Commentary  Don’t read the comments

Dear Daily,

Commentary provides a useful space for discussion unconstrained by the themes of other sections. The editors for this section must exercise care in what they choose to publish, as their articles both shape the structure of ongoing discussions on campus and represent the most visible face of the paper’s principles.

“Ro-dee-NO” (Commentary, September 6, page 6) by Natalie Church was intended to take on the themes of rape culture, colonization, and racism that permeate Frosh events. Unfortunately, it skipped about and rarely made strong links between Frosh events and the problems it attempted to point out. Several similar critiques, published later, made the same points much more concretely. Similarly, Ethan Feldman’s more-radikal-than-thou rant (“Dear Boot-Licking Apologists,” Commentary, November 8, page 8) was entirely redundant given Sheehan Moore and Flora Dunster’s article “Amnesia in wartime” (Commentary, November 8, page 8), which managed to critique the militarist aspects of Remembrance Day while allowing that it could be more than that. Publishing the better articles first or alone would have, in both cases, kept focus on the issue at hand rather than allowing the commentariat to divert argument to the tone or style of the articles.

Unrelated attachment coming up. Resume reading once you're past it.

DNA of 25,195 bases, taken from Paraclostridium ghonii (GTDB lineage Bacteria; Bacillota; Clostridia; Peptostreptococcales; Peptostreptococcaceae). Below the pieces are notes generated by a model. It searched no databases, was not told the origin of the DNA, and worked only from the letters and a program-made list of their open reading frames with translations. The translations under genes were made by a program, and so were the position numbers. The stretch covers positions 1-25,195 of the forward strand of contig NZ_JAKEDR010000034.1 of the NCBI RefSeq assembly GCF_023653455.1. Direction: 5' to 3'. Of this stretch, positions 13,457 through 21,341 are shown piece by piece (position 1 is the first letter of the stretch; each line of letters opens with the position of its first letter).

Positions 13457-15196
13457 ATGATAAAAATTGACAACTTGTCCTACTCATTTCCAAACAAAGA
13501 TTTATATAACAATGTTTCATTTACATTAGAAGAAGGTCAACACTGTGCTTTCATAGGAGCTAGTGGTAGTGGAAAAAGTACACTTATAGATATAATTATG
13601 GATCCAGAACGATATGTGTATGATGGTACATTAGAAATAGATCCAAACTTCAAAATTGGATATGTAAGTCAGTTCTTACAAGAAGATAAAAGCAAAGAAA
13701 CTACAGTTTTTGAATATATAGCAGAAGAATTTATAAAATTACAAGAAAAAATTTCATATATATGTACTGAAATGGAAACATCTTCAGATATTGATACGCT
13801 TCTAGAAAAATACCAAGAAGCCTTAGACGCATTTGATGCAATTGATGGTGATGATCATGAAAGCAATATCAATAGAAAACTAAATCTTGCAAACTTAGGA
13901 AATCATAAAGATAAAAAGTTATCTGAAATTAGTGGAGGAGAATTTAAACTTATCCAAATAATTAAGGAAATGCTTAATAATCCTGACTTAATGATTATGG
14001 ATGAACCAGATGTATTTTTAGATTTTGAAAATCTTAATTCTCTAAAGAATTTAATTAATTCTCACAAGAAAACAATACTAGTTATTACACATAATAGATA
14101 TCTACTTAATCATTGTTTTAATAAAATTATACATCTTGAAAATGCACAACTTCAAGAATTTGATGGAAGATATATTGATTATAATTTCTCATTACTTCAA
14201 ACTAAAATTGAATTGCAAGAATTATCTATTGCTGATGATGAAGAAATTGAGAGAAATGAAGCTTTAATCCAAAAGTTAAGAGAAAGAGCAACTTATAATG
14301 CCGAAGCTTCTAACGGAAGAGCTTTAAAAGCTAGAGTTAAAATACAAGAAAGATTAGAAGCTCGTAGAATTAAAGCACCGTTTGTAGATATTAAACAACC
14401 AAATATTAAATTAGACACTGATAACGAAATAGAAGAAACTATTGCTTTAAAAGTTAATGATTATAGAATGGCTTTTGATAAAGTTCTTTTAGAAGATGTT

In both cases, Commentary also gave the ‘other side’ several letters and articles that missed every legitimate criticism of the original, while reinforcing dominant narratives about race, gender, and class, often in smugly insulting ways (such as Alex Simakov’s snide dismissal of “cis-gendered” (“Dear baton-licking pacifists,” Commentary, November 15, page 6). The Daily has a mission to give voice to marginalized individuals and communities. Articles reinforcing dominant, reactionary narratives do not fit this, and demand a response that diverts discussion from the original issue.

If The Daily is serious about its principles, it ought to work to publish the best critical pieces it can, while restricting hard copy responses to those which actually engage critical pieces within those principles. The rest of the responses can be seen easily enough in the comments online.

Benjamin Elgie
Ph.D. 3 Neuroscience